The rumors flew like crossfire, how Sister Agnes had angered the Mother by actually teaching the history of Catholicism, rather than just the propaganda. How Sister Agnes had defied the Order and helped some senior girls obtain birth control. How Sister Agnes was too politically vocal, and the Pope himself had suggested her unfit to influence the minds of the young women of Our Lady of Prompt Succor.

Grace traced the outline of Mary Shannon's face, the woman who had become and then ceased to be Sr. Agnes, Order of Mount Carmel. She had all the inherent subversion of a primary school librarian.

All she'd done was spoken the truth, freely and often, inspiring healthy debate among girls who rarely thought about anything beyond the next party. If anything, she strengthened her students' faith, forcing them to question and examine their beliefs.

It wasn't until years later, after she'd already lost her faith in God and Pope, and similarly in the religions of man and in men in general, that Grace learned the truth about Sister Agnes. About the vicious rumor concerning a young novice she'd mentored, a "particular friend" whose enthusiastic appreciation of her older friend had sparked controversy and fear in the Order.

She'd sat with Mary Shannon, still vibrant and opinionated though years out of the habit, over espresso in an outdoor café. They'd talked of Grace's career, her two young sons, politics, feminism, everything except the one burning question that pushed at Grace's lips, but which she could not bring herself to ask.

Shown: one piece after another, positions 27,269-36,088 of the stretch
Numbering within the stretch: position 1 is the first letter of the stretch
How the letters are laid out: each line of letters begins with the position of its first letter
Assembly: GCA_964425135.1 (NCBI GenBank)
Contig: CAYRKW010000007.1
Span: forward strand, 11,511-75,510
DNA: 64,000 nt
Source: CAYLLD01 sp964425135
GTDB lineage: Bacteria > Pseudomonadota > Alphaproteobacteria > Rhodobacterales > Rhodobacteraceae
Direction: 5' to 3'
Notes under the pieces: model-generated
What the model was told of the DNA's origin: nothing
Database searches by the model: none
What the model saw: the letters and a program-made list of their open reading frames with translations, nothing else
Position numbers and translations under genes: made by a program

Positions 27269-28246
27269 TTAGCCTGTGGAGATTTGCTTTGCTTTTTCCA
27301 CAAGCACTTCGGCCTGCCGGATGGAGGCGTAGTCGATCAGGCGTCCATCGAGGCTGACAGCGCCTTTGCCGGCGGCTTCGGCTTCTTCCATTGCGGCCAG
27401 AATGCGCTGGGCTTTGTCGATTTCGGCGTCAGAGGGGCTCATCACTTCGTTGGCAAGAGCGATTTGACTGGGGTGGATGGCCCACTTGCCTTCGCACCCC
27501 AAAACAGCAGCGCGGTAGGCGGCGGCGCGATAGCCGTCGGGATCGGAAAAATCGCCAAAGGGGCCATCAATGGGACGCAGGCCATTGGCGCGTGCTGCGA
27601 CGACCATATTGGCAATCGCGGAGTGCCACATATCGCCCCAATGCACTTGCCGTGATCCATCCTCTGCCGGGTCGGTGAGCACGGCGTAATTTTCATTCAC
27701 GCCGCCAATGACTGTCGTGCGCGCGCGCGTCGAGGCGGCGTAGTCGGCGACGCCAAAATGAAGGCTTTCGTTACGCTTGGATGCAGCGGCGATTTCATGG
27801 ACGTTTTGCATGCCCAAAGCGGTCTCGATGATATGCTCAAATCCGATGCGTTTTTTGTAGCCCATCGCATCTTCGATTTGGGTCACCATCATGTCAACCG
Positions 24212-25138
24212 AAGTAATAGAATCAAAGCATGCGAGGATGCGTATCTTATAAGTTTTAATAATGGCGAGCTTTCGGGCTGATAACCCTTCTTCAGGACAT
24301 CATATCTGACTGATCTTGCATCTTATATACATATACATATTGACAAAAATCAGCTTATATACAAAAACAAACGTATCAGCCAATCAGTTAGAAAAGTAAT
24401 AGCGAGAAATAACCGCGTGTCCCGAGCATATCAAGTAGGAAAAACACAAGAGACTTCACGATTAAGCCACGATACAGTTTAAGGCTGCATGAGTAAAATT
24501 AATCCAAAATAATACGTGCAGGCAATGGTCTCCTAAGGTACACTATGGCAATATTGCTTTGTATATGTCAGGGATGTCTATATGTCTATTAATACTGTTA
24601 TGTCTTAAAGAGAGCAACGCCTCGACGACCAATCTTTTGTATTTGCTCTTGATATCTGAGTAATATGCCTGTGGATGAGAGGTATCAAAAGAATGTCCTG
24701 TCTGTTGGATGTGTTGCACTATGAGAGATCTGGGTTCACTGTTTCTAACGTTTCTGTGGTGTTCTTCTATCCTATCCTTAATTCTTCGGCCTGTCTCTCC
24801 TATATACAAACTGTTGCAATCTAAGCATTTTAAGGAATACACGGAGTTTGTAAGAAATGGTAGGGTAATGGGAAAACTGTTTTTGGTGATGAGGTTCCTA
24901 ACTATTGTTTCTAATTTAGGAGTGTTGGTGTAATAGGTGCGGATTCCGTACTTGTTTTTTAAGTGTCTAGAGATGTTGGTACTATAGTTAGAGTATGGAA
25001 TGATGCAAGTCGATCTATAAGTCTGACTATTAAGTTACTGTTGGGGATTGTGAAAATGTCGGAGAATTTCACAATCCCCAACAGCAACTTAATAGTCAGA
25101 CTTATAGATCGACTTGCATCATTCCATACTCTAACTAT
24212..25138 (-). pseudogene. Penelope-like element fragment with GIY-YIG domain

It was Mary herself who broached the subject. "If I regret nothing else, it was that I didn't have a chance to say goodbye to my students," she'd said, speaking into her half-eaten Danish.

Years of study, years of questioning, could be traced back to that Monday morning, Grace realized. That day she realized God didn't care what happened to His children. That day she realized that being good, and being wise, and loving didn't matter.

Mary Shannon had moved on. Grace stared at the picture in her hand. It was the image of a woman who had transitioned from follower to leader, who had never lost faith in her world or the people that inhabited it. A woman who had never forgotten why she chose to do good work and still did it, tirelessly and passionately.

"Mom, come on. We have to leave soon."

My children will never have their minds and their souls dulled into submission, she'd said out loud. In her heart, she'd always added, They'll never know the hurt. The betrayal. The loss.

They weren't even Baptized.

Every action can be traced backwards to a source cause. Every pattern has its roots in conflict, in communication, in values and beliefs.

Bobby wanted to go to church. He wanted spirituality.

The roots of that desire were within his own heart, but they were also in her, in Grace, and in Mary Shannon and the Pope and particular friendships and censorship and desire.

Desire for a truth. Desire for a reason. Desire for understanding.

Grace recognized that desire so powerfully. She smiled down at Mary Shannon, sometimes known as Sister Agnes, Order of Mount Carmel, and her partner Olivia.

"Come on, Mom!"

"I'm coming!" She kissed the photo, tucking it safely into the Bible before putting it back in the box. She'd put it back up later, that afternoon maybe, or that night.

Grace McCallister grabbed the shoes she'd come in for, steadying herself as she prepared to take her youngest son, for the very first time, to church.

The End